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RE: Generator Transfer Switch

Yes, as long as the transfer switch has an electrical or mechanical interlock to keep the generator from back feeding the lines, that protects the outside (and also keeps them from "retaliating" on you).

For your own safety, you need to make sure that other than the service disconnect (which appears to be the 175A panel at the meter in your case) that all your neutrals and grounds remain separated. This was a requirement for the subpanels even without the generator, but I've seen even experienced electricians get loopy around transfer switches and fail to do it right.

As stated before, the smaller generator (and you want to use a proper inlet connector if it is cord connected....i.e., with no exposed powered pins.).
But as alluded to earlier, the code allows you to use a smaller than full sized generator on a manual transfer as they figure you'd be smart enough to shed the load manually before throwing the transfer.


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RE: Generator Transfer Switch

Thank you!


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RE: Generator Transfer Switch

In addition, you should go to each of the panels/subpanels and mark which circuits should be on and which should be off during generator operation. You should think about placing visible instructions on the panels so that any one can understand how things have to be set prior to activating the generator.


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RE: Generator Transfer Switch

1. I see from your schematic that you are planning to switch the neutral conductor. That is good, because the if you dont, the GFCI on that yamaha will trip the second you try to use it. And yes, they do make a switch that will do that (think three phase).It also looks like you will need a seperate ground wire from the main breaker (service disconnect) to the switch and from the switch to the various panels.

2. When you open up those splices in the splice box, get rid of those split bolt connectors and go with "polaris connectors" they are much better and easier to use.

3. Get rid of that FPE panel yesterday. Im suprised it hasnt burned up the place already.

4. Ronk makes good transfer switches, check them out.


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RE: Generator Transfer Switch

Hi Auger,

1. The GE switch has two wires and a ground that go through it. The two wires are broken when the switch is thrown, but the ground is not. Will that trip GFI or must I go with a unit that breaks ground too?
https://images.tradeservice.com/OMHPCVA38H2GOHK7/ATTACHMENTS/DIR100004/GENELEC00006_2_7_2_17.pdf has the specs for the unit. I also notice that the unit is only designed for 6awg and smaller. I know the wires are 00 or 000, so how can I safely connect them? It's weird that it would be a 200amp rated switch, but only can take ~50amp rated wire. Am I missing something?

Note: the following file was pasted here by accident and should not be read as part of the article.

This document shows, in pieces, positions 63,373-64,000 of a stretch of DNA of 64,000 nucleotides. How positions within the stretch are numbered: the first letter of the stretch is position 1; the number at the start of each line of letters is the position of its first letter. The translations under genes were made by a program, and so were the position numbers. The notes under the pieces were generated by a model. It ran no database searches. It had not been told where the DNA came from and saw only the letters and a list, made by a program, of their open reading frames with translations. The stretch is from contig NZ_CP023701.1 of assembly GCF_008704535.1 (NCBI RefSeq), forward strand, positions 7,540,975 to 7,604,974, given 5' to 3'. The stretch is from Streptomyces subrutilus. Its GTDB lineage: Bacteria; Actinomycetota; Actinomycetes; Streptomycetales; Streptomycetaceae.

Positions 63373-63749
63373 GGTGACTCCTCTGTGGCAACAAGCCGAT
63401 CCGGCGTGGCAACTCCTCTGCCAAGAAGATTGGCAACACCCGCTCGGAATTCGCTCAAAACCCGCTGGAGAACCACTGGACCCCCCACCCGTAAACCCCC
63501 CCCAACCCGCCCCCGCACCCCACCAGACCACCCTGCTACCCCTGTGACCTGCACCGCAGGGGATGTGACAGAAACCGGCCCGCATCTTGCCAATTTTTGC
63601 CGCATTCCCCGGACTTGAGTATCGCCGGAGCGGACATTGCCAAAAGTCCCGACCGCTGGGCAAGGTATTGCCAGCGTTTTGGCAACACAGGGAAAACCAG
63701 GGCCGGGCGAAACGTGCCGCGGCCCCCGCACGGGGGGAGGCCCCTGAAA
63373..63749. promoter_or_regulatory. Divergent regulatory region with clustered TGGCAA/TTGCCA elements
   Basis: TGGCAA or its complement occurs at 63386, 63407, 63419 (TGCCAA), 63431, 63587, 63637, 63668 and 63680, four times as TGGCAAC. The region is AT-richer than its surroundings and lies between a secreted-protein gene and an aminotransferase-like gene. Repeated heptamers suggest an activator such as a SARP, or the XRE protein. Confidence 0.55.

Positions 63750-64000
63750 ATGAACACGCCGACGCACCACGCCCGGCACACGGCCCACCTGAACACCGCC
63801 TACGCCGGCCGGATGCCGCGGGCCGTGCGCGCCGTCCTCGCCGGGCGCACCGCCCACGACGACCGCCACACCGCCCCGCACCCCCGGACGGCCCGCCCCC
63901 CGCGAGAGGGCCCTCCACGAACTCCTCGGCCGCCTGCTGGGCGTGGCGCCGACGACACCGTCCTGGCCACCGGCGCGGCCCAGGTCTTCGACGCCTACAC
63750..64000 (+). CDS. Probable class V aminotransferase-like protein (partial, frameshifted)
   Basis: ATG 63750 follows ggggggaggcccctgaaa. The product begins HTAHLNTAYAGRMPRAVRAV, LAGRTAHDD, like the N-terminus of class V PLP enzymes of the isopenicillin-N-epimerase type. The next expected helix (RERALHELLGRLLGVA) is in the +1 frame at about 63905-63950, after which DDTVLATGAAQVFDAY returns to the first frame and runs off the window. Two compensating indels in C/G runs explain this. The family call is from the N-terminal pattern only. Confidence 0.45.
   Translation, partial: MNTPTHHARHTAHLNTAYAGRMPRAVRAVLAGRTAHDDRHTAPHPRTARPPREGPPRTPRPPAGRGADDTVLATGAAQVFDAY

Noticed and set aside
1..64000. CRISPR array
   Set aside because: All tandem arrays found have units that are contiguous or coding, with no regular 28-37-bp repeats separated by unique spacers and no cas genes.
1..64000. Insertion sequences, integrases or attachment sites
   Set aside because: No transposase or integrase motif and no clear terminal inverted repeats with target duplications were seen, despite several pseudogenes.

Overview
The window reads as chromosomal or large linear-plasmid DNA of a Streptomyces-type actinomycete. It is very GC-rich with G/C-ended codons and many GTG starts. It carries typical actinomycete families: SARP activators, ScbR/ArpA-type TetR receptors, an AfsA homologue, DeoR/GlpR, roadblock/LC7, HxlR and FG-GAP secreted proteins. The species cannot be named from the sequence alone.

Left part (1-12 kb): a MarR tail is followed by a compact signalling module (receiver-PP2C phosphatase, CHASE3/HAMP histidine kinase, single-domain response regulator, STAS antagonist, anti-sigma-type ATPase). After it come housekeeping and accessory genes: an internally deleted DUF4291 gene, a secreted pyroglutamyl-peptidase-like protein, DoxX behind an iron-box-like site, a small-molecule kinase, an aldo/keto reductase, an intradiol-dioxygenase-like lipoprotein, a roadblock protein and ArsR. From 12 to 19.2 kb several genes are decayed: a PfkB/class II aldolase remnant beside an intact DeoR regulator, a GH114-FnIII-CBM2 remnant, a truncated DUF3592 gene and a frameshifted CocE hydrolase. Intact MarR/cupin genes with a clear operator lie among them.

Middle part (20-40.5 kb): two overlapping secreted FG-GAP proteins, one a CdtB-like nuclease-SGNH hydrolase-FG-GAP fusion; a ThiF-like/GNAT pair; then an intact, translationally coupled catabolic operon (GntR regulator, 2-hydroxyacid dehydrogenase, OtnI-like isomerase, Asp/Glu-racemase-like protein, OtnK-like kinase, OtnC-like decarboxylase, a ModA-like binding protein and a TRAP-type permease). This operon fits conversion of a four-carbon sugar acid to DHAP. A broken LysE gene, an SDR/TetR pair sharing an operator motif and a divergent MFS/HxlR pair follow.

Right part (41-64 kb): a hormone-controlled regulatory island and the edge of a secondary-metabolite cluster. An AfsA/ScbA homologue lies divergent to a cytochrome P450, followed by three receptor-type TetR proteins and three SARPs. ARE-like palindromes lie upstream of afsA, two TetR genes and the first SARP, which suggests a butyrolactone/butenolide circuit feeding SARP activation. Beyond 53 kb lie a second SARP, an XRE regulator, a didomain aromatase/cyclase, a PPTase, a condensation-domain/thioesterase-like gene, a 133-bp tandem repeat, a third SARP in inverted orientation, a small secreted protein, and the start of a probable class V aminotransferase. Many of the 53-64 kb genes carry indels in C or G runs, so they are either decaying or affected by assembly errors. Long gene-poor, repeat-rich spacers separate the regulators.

2. My hope was to not go into the splice box since they're all spliced into three wires that come out to the 175 amp main. Are you saying I should be going in there? Why?

3. I hear ya. It will get changed out the same time the transfer switch is put in.

4. I see that Ronk has switches that take 00 and 000 wire. They're a bit more expensive, but not ridiculously so. Thanks for the recommendation.


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RE: Generator Transfer Switch

Since there has been changes to the Electircal code since your house was built, if you change anything, you have to bring what you change up to the current code.

Current code requires a neutral wire as well as a SEPERATE ground wire after the main breaker panel. This would make a total of four wires running to and from your transfer switch to the various panels. I know that is going to be hard to do with your current setup, but it is what it is.

In order for that generator to work properly, yes, you will need to also switch the neutral as well as the two hots. If you dont, the GFCI will trip. The ground is never switched. You could use a two pole switch IF you modified the generator intenally, but if you did that, the generator wouldnt work properly unless it was hooked up to your house.

2. I just assumed you were going to go into the splice box because the diagram shows new connections there. You dont have to do that way.


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RE: Generator Transfer Switch

I don't know how old that house is, but the code has required separate grounds and neutrals for the entire 30+ years I've been in the business.


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RE: Generator Transfer Switch

House was built in the '60s.

Currently, the house, garage, and well house go into the splice box. Then three black wires come out of the splice box into the main breaker panel. One black wire goes up to a bar in the upper right of the main breaker panel. A white wire that I assume is ground then comes down and goes into a pipe that leads to the ground. The other two black wires that come out of the splice box go straight into the bottom of the main breaker.

That leaves me, as far as I can tell, with three wires from the splice box that I should deal with. I reroute the three black wires to a 3-pole transfer switch then add new matching wires from the transfer switch to the main breaker and the bar. I leave the white ground wire where it is. I hook up three wires from the 240V generator to the transfer switch. The fourth wire from the generator (4 wire plug) goes to the bar in the main breaker box because that connects to ground.